Michigan business leaders: Net impact of dwindling state higher education funding 'undeniable'
When Domino's Pizza CEO J. Patrick Doyle attended the University of Michigan the total cost was roughly $6,000 a year.
Three decades later, it costs a Michigan native $26,000 a year to attend U-M. And while Doyle, now a multi-millionare, may be able to stomach the expense, he says many middle- and lower-class families "have been through an extraordinary economic challenge" in recent years and are slowly losing the ability to send their kids to college without becoming saddled in debt.
Doyle, other Michigan business leaders, university and college system presidents and higher education experts convened in Lansing on Monday to discuss the state of higher education in Michigan and brainstorm ways the state can remain competitive and affordable despite long-term funding losses.
"The changes here were more dramatic than in most states," Doyle said. "Between 2005 and 2010 Michigan experienced the third-largest decline in the nation for state support in higher education."
"The net impact is undeniable: The decline in state support for public universities has shifted the cost" of education to families, he continued.
In fact, from 2002 to 2011 state appropriations for Michigan's 15 public universities, when adjusted for inflation, declined $4,000 per student as tuition increased $3,500 per student, according to a Business Leaders for Michigan analysis.
Gov. Rick Sndyer's 2012-13 budget proposal allots $1.4 billion of the state's $48.2 billion fiscal 2012-13 budget to higher education, up $36 million, or 3 percent, from the $1.34 billion fiscal 2011-12 allotment. The governor proposes that the $36 million increase be tied to a formula that recognizes universities for increasing graduation rates, the number of degrees awarded in critical skill areas, the number of Pell Grants awarded to enrolled students and tuition restraint.
U-M is slated to receive roughly $272.7 million in appropriations next year, down from the $368 million in state appropriations in 2002. That year $1.85 billion was allotted to higher education.
Grand Valley University President Thomas Hass told conference attendees that largely because of dwindling state support "there's no doubt about it," many lower- and middle-class families have been "priced out of education."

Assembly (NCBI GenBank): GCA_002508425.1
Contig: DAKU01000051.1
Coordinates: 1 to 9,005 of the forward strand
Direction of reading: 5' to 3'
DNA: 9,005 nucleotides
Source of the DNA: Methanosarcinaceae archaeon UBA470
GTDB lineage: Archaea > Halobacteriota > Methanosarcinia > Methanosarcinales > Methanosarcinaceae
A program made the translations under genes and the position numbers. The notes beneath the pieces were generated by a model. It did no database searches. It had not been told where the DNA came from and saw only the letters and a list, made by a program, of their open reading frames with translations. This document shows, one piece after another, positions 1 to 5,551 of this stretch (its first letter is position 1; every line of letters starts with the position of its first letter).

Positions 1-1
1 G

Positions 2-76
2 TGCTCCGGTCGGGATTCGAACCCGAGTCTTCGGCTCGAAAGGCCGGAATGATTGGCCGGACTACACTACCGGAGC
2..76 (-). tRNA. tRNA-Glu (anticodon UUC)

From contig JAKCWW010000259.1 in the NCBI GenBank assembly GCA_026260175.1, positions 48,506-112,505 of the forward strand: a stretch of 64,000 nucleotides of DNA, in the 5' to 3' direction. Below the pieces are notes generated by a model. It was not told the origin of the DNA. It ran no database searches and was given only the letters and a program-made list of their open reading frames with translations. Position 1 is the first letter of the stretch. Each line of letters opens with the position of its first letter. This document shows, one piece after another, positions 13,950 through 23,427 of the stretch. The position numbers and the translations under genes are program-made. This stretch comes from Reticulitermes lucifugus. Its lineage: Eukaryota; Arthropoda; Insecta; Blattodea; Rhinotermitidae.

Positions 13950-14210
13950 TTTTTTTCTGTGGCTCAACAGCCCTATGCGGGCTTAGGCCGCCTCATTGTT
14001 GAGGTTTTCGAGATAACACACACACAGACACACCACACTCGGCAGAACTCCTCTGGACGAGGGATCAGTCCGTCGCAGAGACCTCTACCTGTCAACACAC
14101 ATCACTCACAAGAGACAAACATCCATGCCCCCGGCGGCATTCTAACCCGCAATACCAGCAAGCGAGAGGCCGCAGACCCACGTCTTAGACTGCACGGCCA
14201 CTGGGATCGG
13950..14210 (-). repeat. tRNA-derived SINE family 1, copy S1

What U.S. President Barack Obama called "skyrocketing tuition" when he visited U-M in January to give a speech on college affordability must end if Michigan expects its economy to fully recover from a decade of auto industry and manufacturing decline, conference facilitators said.
"We need a long-term commitment to investing in this critical economic asset," Doyle said, explaining that companies will remain in Michigan only if the workforce remains talented. "Every company wants access to the very best talent. And when those jobs come they also create jobs for people without degrees."
Photo courtesy of Domino's
U-M President Mary Sue Coleman noted that many of the 70,000-plus job openings in Michigan require an advanced degree and many "are going begging" because there's not enough qualified graduates to fill the spots.
"We need to acknowledge the economic pain that people are dealing with," Coleman said. "Until the last decade or so you could go out of high school and get a job. (Now) that's not possible."
Michigan State University, Wayne State University and U-M spend $1.9 billion annually on research. A BLM analysis found that Michigan's 15 public universities contribute $40 billion to the state's economy and roughly 12 percent to the state's GDP.
So what keeps industry in Michigan? BLM leaders say it's the talented researchers and innovative leaders produced by local universities.
"There's many other places for Dow and other companies to go build plants," said William Weideman, chief financial officer of Dow Chemical Company. "What will keep manufacturing here in the United States is the innovation, is the technology."
If that output stops, Michigan can expect the exodus of Industry the state has experienced in the past few decades to continue, Wiedeman said.
Hunter Rawlings III, president of the Association of American Universities, said colleges "are in some ways very wealthy institutions" and "it's not surprising when people sometimes get upset when they see the imbalance between their situation and these universities."
"We have to get past this kind of antipathy we see," he said. "The real enemy is not within the states. It's other states and countries that are competing with us."
Coleman agreed, saying the U.S. risks losing its place as a leader in higher education.
"Governments are pouring billions and billions of dollars into their education systems," she said. "They are absolutely committed to catching up."